Remembering the Victims of the Sewol Ferry Sinking, Three Years On

Songhee Lee performing the “Salpuri” at the event marking the third anniversary of the sinking of the Sewol ferry. (Photo by Munyoung Cho for Voices of NY)

On Sunday, April 16, about 50 Koreans living in New York and New Jersey gathered in Cadman Plaza Park in Brooklyn to remember the victims of the Sewol ferry accident. Following the ceremony, they crossed the Brooklyn Bridge holding signs and photos of the victims.

The Sewol ferry was finally recovered on March 23 [from the waters off the southwest coast of Korea where it sank]. But the government was still unable to collect nine bodies. Dae Jong Kim, head of the organization New York and New Jersey Sesamo (People in Solidarity with the Families of the Sewol Ferry), spoke about the purpose of the event. He said: “It’s been 1,097 days since the Sewol ferry accident. But still the [Korean] government keeps hiding the truth of the accident. That’s the reason why we gathered today.”

Kim, 39, added: “I’m proud of you all coming here to support the families of the victims. We know they have been struggling for three years. It’s been so difficult. But we have had some meaningful results. President Park was impeached and the Sewol ferry finally has been recovered. Now what we need to do is try to find out the truth about why 304 innocent people died on April 16, 2014,” he said.

During the event, people sang “the truth shall not sink with the Sewol” together. Also, they called out the names of each of the 304 victims.

At the end of the remembrance, a Korean dancer, Songhee Lee, performed the “Salpuri,” which is a Korean traditional dance to comfort the dead. After her performance, people gave her chrysanthemums in honor of the victims.

Irene Hwang, 24, who was there, said: “It was so meaningful for me to participate in this memorial event. When I participated in calling the names, I almost cried. I hope all the victims rest in peace.”

Displaying a handcrafted banner with messages for victims of the Sewol ferry accident. (Photo by Munyoung Cho for Voices of NY)

After the memorial event, New York and New Jersey Sesamo handed a yellow balloon to each person and returned the chrysanthemums to them. Then all the participants crossed the Brooklyn Bridge in single file.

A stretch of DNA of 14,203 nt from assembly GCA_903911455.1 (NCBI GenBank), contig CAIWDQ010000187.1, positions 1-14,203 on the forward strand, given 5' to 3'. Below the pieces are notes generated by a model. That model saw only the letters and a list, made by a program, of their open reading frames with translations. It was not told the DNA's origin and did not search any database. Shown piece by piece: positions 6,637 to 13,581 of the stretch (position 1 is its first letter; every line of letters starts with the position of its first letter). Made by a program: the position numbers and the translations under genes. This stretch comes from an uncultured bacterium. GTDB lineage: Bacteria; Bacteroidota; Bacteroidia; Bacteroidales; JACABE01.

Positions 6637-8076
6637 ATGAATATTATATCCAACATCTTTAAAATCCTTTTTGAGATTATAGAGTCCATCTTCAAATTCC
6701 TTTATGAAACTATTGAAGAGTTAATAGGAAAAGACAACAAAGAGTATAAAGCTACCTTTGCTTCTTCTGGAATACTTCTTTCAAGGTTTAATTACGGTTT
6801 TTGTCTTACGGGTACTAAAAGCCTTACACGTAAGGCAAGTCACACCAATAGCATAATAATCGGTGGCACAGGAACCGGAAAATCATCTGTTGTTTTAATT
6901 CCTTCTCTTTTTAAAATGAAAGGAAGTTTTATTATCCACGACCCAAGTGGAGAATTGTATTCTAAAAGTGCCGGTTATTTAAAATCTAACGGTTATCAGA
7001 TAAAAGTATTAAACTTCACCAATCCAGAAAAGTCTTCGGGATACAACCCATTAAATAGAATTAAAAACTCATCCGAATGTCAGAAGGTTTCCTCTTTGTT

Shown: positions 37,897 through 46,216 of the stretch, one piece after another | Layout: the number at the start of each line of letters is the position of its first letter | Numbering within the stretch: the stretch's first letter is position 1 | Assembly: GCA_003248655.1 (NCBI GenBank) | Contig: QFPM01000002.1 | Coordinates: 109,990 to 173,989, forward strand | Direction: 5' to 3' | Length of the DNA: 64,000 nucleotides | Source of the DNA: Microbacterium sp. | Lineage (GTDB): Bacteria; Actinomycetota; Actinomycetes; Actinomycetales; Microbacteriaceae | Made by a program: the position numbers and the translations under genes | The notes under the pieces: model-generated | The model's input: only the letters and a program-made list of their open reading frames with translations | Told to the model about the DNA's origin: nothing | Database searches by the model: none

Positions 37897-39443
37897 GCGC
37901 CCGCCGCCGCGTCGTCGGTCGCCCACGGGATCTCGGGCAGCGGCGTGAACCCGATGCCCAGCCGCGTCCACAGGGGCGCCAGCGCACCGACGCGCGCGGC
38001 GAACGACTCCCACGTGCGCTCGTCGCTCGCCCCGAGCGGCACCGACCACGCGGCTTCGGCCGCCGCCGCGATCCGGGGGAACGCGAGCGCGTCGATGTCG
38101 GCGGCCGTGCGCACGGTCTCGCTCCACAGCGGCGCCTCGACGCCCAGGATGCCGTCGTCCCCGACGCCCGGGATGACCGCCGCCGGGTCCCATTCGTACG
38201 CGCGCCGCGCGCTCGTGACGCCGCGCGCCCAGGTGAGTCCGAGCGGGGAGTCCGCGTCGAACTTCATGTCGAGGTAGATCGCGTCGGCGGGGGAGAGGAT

After the event, I spoke briefly with Dae Jong Kim.

Finally, the Sewol ferry has been recovered. What do you think the government should do as a next step?

Even though the Sewol ferry was recovered, the truth has not been revealed yet. I think the transfer of power [from conservative to progressive] through this presidential election can help reveal the truth (…) Even though President Park was impeached, public officials who have responsibility for the accident are still working and take a negative position toward the families of victims. So we should have a transfer of power through the election.

Why did you choose the Brooklyn Bridge as a place for the march?

Last year, the fathers of two students who were victims visited New York and New Jersey Sesamo. One of the fathers told us, “Please take photos with our children anywhere that you guys are going.” So I decided as long ago as last year to have a march across the Brooklyn Bridge. It’s a place where we can see many views of the city and is symbolic of New York, so I thought victims would like the place.

Will the rallies of New York and New Jersey Sesamo continue?

Of course, we will continue until the truth is revealed. Even if there is a transfer of power through the presidential election, we will continue to rally for the truth.

Do you have any comments for Koreans who are living in New York and New Jersey?

Actually there were fewer participants at the event compared to the first and second anniversaries. But I am so proud that some people found information about the event on social media including Facebook and came to the event. I realized that people didn’t forget the accident. They just don’t know how to participate. So Sesamo plans for [future] rallies with various cultural activities like singing and dancing. I would like to make it easy for many Koreans to attend.

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